New Amazon.com Digital E-Book: The Future of Reading?
[Update: Be sure to read our review of the Kindle DX or our comparison of the Kindle, the Nook, and the Sony e-Reader]
Online retail giant Amazon.com is set to release their version of the largely unsuccessful Sony Reader, called the Kindle. The Amazon Kindle is an electronic book reader which was thought up by Amazon.com CEO Jeff Bezos who says that the Kindle was born from his interest in e-books, and how they could be improved.
Amazon.com has been working on the Kindle for three years now, and they have designed the device to basically resemble a book. There is no backlighting on the device, so it should limit eye-strain caused by long bouts of reading. The screen itself is a 6-inch, 800 x 600 pixel display.
The Kindle will support a variety of formats including Word, HTML, TXT, JPEG, and others. Amazon.com will sell a typical book online for about $9.99, and they also offer a subscription service for newspapers and even blogs for a fee.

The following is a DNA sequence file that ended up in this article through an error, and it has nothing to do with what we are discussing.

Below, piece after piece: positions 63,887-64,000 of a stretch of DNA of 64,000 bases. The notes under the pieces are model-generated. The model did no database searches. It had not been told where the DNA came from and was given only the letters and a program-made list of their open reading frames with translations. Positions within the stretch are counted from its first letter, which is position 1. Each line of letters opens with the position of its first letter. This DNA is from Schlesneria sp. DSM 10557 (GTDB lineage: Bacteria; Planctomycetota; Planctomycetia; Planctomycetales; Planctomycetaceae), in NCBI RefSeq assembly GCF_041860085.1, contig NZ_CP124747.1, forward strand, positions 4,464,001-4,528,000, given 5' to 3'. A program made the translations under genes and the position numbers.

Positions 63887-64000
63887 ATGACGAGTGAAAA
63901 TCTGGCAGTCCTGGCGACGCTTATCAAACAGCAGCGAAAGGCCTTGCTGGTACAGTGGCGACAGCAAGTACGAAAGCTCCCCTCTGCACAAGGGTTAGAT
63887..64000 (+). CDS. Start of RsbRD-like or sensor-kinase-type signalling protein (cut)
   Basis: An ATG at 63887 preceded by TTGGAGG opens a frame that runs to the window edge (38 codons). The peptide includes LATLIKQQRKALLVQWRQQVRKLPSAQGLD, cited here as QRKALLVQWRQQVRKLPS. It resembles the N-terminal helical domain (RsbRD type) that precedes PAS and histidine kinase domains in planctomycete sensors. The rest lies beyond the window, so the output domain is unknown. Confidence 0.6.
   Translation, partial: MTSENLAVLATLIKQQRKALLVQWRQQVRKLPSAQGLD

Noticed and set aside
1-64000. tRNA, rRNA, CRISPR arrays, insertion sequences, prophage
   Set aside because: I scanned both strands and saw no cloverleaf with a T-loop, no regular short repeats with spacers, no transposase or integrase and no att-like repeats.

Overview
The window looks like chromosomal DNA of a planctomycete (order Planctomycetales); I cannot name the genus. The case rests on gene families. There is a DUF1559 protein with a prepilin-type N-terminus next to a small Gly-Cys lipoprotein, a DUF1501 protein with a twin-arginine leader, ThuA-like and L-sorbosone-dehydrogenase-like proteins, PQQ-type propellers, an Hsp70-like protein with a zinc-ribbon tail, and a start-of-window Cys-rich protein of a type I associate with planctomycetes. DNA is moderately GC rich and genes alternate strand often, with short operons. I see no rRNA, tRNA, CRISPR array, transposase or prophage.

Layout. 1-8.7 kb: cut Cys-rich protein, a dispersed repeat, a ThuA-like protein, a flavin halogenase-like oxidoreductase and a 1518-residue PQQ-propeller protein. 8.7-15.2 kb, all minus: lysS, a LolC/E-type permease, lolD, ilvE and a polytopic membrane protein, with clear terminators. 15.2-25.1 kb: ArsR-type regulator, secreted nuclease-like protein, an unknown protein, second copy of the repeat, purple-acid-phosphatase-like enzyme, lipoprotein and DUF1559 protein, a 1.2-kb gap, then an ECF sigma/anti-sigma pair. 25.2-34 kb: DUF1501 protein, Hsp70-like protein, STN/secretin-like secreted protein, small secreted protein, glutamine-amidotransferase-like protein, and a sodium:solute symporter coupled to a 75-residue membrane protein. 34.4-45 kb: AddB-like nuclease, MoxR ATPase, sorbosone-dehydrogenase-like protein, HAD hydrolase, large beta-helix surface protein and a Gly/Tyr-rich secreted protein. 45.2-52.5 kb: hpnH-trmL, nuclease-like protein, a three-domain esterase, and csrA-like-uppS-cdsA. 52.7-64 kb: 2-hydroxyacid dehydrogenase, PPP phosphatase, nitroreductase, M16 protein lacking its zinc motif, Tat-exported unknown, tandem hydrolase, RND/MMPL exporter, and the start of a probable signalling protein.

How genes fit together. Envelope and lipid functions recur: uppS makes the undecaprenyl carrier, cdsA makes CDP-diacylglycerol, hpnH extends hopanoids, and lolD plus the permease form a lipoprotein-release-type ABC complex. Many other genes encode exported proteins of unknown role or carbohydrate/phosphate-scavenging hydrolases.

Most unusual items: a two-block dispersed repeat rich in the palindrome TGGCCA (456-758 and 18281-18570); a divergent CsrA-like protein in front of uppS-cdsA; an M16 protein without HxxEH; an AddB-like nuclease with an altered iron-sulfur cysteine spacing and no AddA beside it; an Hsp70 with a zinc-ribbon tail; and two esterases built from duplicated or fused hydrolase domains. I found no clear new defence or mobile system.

The newspaper feature could be quite useful considering you could have access to just about any newspaper, from around the World, with the Kindle. The device supports EV-DO wireless connectivity, which links to Amazon.com, and Amazon.com says that this feature will be free of charge. This wireless capability means that you would be able to connect to Amazon.com from just about anywhere in the World to get access to the latest newspapers or e-books to read.
There is still a question about whether or not this kind of technology is ready to go mainstream. We've already seen the Sony Reader be largely unsuccessful despite Sony's strong marketing plan for the device. For this reason, many people are already calling the Kindle a flop. Many people are already looking at the $399 price tag of the Kindle and saying that it's over-priced. I would have to agree with that statement, because this type of product hasn't proven itself in the electronics market yet.
There's no doubt that the Kindle could be useful in many situations, and it could help to conserve paper, but I just don't think that mainstream society is ready to fork over $399 for this type of device quite yet. Paperless technology is the future, though, so I think that Amazon.com is on the right track.